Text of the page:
When I was first getting into the (early) Stones, I used the first edition of the Rolling Stone Record Guide as my guide, and was curious why Between The Buttons and Satanic Majesties only merited three stars when all every other Stones albums were four or five stars. Buttons is every bit as strong, song for song, as its predecessor Aftermath, but somehow the latter album is a "classic" and the former is an "ambitious failure". I think Buttons is a close cousin to the Kinks' Face To Face and definitely the Stones most "British" album.

The Stones released Between The Buttons in early 1967 concurrently with a single ("Let's Spend The Night Together"/"Ruby Tuesday") that was included on the US version of the album but not on the UK version, which has two tracks that aren't on the US version ("Backstreet Girl" and "Please Go Home"). Instead of releasing the entire UK album with the single as bonus tracks, ABKCO reissued the US and UK albums as separate CDs and emusic has them as separate albums. All twelve of the tracks on the UK album and both sides of the single are worthwhile, but nobody really needs two near identical albums. In these downloady times, I can compile my own Superbuttons.

The RS Record Guide was vicious in its criticism Satanic Majesties. This is Dave Marsh's review of the album in full.
Satanic Majesties is a bad idea gone wrong. The idea of making a truly druggy answer to the cherubic joyousness of Sgt. Pepper was silly enough. Doing so by fuzzing up some pretty good songs with tape loops and early synthesizer experiments is truly unforgivable

When I finally heard Satanic Majesties after reading this review, I was expecting some really weird druggy downer, but it's really pretty good. There are a few mis-steps (I could go the rest of my life without hearing "Sing This All Together (see what happens)") but the "tape loops and synthesizer experiments" like "2000 Light Years From Home" and "She's A Rainbow" are some of the best songs the Stones have ever created. Plus there's "Citadel", "2000 Man", Bill Wyman's "In Another Land". This has long been regarded as the Stones "worst" classic period album (which it's not) but critical opinions have changed over the years with bands like Brian Jonestown Massacre basing entire career trying to capture its "vibe".

Satanic Majesties had the same track listing on both sides of the Atlantic, but it was preceded by another classic single ("Dandelion"/"We Love You") that was not included on the album. If the album would have been resequenced with some of the more excessive bits excised and replaced by the single, the Stones could have created one of the coolest psychedelic albums ever.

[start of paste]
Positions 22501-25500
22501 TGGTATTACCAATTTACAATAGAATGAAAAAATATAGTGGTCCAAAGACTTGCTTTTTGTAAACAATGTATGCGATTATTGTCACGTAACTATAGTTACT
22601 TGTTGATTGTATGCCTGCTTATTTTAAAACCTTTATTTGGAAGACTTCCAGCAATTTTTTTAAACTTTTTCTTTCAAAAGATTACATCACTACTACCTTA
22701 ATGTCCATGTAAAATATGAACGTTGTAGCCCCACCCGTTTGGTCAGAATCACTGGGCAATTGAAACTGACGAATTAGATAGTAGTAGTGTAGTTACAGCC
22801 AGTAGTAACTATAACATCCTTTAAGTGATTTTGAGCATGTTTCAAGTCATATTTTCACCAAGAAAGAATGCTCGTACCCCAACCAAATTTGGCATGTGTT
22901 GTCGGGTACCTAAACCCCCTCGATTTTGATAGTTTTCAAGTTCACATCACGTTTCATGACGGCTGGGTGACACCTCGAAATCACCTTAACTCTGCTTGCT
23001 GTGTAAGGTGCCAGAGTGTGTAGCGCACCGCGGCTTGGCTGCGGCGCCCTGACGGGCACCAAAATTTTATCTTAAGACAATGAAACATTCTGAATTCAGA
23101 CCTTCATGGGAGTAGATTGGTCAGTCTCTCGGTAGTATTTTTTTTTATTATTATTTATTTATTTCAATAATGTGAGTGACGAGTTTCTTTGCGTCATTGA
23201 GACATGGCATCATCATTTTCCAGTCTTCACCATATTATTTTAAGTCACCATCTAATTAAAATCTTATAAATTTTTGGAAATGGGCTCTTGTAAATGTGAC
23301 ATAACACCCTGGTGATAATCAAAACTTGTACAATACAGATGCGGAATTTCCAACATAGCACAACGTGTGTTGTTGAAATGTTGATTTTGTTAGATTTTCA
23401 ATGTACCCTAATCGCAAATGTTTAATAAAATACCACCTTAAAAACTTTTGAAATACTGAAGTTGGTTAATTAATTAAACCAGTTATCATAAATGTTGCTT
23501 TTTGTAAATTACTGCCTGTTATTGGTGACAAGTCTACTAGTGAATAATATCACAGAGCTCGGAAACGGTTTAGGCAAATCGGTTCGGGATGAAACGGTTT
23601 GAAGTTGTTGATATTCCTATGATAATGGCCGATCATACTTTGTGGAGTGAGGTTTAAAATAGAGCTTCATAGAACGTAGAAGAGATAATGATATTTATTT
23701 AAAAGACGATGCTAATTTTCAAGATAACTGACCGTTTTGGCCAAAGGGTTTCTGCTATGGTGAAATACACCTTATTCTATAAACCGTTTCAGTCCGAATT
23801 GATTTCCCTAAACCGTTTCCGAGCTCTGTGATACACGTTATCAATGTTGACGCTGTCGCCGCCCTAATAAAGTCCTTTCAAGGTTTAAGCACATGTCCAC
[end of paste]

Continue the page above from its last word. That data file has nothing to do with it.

I've assembled another muxtape of the best bits of Satanic Majesties along with a few tracks from Between The Buttons. They've added "buy this from Amazon" links to everything (and amazon does a la carte mp3s now), but subscribers can also download them from emusic.

Rolling Stones 1967

(from Between the Buttons)
1. Yesterday's Papers
2. Who's Been Sleeping Here
3. Something Happened To Me Yesterday

(from Their Satanic Majesties Request)
4. Sing This All Together
5. 2000 Light Years From Home
6. In Another Land
7. Citadel
8. She's A Rainbow

(from September 1967 single)
9. Dandelion
10. We Love You

Thursday, April 10, 2008

The wearing of the green

Hopped up by my success at picking the final four in the 2008 NCAA Tournament, I've moved on to picking the next Spring sporting tradition, the 2008 Masters.

My brother and I made our ten picks each for who's going to win last night, and here they are.

I like my picks over his, especially since the "alternating Tiger" pick is mine this year. In a few days, we'll see who's picks reign supreme!

Wednesday, April 9, 2008

Radio Free Tibet

Today's Olympic Torch relay through San Francisco was shortened from a 6 mile run along the waterfront to a 3 mile run further inland, to help prevent possible clashes between pro-Beijing supporters and pro-Tibet protesters. This made the protest kind of a dud, and the most interesting aspect was how it was reported by the Chinese press, with just the facts about the torch and no mention of protesters. It's like the sign at Tiananmen Square in that Simpson's episode: "At this spot in June 1989.. nothing happened"